Front Page Titles (by Subject) TO MAJOR-GENERAL SCHUYLER. - The Writings of George Washington, vol. IV (1776)
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TO MAJOR-GENERAL SCHUYLER. - George Washington, The Writings of George Washington, vol. IV (1776) 
The Writings of George Washington, collected and edited by Worthington Chauncey Ford (New York and London: G. P. Putnam’s Sons, 1889). Vol. IV (1776).
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TO MAJOR-GENERAL SCHUYLER.
New York, 17 May, 1776.
I this morning Received your favor of the 13 Instant with its Enclosures, Conveying Intelligence of the Melancholy situation of our affairs in Canada,1 and am not without my fears, I confess, that the prospect we had of possessing that Country, of so much importance in the present controversy, is almost over, or at least that it will be effected with much more difficulty and effusion of blood, than were necessary, had our exertions been timely applied.—However we must not despair. A manly and spirited opposition only can ensure success, and prevent the Enemy from improving the advantage they have obtained.—I have forwarded the Letters to Congress; and their answer to you and the Honorable Commissioners I will transmit to you, as soon as they come to hand.—I am fully sensible, that this unfortunate event has greatly deranged your schemes, & will involve you in difficulties to be obviated only by your Zeal & assiduity which I am well satisfied will not be wanting in this or any other instance where the good of your Country requires them.
Notwithstanding the most diligent pains, but a small part of the Nails you wrote for is yet Collected, nor will there be a possibility of getting half the quantity, the Quarter Master expects that they will be here to day, when they will be instantly forwarded with the five Tons of lead—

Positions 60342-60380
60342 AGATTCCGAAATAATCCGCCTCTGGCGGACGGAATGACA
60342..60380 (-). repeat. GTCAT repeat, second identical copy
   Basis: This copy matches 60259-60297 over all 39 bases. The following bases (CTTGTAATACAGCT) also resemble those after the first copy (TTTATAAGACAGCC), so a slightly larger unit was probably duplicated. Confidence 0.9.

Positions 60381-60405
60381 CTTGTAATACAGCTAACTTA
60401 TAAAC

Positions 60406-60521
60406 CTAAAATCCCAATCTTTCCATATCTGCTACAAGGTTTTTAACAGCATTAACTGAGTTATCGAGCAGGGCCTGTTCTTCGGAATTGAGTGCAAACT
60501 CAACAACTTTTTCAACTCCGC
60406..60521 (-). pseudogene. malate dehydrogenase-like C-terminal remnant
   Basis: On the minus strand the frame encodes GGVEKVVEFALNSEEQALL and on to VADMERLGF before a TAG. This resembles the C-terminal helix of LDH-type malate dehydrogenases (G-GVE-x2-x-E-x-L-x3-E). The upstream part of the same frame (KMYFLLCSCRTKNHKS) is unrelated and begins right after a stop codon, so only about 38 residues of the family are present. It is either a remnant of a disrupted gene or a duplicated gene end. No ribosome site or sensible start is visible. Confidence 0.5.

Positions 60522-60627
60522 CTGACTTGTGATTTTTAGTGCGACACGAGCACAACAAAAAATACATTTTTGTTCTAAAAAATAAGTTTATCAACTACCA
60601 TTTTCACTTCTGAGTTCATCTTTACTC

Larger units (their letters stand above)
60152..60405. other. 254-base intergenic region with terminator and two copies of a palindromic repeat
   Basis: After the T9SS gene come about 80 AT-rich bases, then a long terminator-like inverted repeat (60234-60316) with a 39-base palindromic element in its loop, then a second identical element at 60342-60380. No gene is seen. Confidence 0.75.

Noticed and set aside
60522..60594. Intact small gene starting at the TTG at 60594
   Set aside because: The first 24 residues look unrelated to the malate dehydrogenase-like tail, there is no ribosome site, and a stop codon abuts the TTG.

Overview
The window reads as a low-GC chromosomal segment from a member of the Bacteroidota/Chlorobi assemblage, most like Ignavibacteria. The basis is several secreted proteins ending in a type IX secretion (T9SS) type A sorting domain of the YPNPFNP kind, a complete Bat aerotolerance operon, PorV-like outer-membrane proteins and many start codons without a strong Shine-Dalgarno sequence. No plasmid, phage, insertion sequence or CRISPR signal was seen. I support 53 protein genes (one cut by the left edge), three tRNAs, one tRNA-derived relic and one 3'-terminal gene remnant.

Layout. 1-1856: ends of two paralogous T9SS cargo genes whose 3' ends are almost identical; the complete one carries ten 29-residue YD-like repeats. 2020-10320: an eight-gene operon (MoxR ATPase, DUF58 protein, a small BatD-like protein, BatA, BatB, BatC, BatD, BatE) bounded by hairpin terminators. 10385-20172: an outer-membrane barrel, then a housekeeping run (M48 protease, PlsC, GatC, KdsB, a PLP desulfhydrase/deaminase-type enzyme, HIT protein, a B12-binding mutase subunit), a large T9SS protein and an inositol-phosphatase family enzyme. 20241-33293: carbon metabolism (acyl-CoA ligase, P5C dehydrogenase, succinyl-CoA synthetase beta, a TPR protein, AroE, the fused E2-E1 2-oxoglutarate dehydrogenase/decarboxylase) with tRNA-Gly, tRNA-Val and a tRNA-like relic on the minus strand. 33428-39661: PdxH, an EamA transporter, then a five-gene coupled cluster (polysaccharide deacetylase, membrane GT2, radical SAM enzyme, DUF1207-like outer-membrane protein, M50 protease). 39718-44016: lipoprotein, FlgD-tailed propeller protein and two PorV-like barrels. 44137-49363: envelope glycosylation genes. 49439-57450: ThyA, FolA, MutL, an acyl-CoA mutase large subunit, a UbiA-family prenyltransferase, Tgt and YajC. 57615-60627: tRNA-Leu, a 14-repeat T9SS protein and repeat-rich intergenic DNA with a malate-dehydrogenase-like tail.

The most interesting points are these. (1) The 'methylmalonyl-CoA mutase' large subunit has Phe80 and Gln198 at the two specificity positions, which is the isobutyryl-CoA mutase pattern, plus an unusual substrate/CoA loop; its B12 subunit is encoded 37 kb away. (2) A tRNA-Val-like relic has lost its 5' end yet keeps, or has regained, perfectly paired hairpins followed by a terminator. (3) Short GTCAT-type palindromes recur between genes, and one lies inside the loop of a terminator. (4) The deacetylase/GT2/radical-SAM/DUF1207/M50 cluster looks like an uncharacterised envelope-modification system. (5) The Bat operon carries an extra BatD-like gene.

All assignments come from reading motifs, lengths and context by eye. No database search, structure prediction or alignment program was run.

I am, Sir, with sentiments of much esteem and regard, your most obedient humble servant.1
[1 ]Giving an account of a reinforcement of the enemy at Quebec, and the retreat of the American forces from that place with great precipitation, and loss of cannon, firearms, and powder; and intimating the probability that they would be obliged to abandon Canada.
[1 ]“I have this moment received by express from General Schuyler an account of the melancholy prospect and reverse of our affairs in Canada; and presuming, that the letters which accompany this will give Congress full information upon the subject, I shall only add, that General Schuyler, in pursuance of orders from the honorable Commissioners, has directed Brigadier-General Sullivan to halt his brigade, as a further reinforcement, on account of the scarcity of provisions, would not relieve, but contribute greatly to distress our troops already in Canada. Before he received these orders, all the brigade except Dayton’s and Wayne’s regiments had left Albany; but I suppose he will be able to stop their march.”—Washington to the President of Congress, 17 May, 1776.